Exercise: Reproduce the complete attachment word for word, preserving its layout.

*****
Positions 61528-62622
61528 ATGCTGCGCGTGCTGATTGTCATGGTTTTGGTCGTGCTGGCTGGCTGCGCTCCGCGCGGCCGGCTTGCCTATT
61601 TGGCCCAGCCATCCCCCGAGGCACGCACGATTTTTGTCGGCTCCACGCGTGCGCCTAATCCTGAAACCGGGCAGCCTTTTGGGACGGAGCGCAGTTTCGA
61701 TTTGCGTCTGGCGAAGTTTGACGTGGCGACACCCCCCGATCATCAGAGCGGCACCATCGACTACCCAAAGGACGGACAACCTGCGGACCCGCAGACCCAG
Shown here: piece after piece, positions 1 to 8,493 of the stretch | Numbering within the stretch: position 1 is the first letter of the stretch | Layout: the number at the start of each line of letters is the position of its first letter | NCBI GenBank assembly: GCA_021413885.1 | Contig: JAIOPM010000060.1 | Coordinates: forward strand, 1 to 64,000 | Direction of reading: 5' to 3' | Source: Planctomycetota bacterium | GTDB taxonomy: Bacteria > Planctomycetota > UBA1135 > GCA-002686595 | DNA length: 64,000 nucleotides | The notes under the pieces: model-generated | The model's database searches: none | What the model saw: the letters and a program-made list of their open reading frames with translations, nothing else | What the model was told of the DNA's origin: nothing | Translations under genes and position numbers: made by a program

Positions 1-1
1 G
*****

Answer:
Positions 61528-62622
61528 ATGCTGCGCGTGCTGATTGTCATGGTTTTGGTCGTGCTGGCTGGCTGCGCTCCGCGCGGCCGGCTTGCCTATT
61601 TGGCCCAGCCATCCCCCGAGGCACGCACGATTTTTGTCGGCTCCACGCGTGCGCCTAATCCTGAAACCGGGCAGCCTTTTGGGACGGAGCGCAGTTTCGA
61701 TTTGCGTCTGGCGAAGTTTGACGTGGCGACACCCCCCGATCATCAGAGCGGCACCATCGACTACCCAAAGGACGGACAACCTGCGGACCCGCAGACCCAG
Shown here: piece after piece, positions 1 to 8,493 of the stretch | Numbering within the stretch: position 1 is the first letter of the stretch | Layout: the number at the start of each line of letters is the position of its first letter | NCBI GenBank assembly: GCA_021413885.1 | Contig: JAIOPM010000060.1 | Coordinates: forward strand, 1 to 64,000 | Direction of reading: 5' to 3' | Source: Planctomycetota bacterium | GTDB taxonomy: Bacteria > Planctomycetota > UBA1135 > GCA-002686595 | DNA length: 64,000 nucleotides | The notes under the pieces: model-generated | The model's database searches: none | What the model saw: the letters and a program-made list of their open reading frames with translations, nothing else | What the model was told of the DNA's origin: nothing | Translations under genes and position numbers: made by a program

Positions 1-1
1 G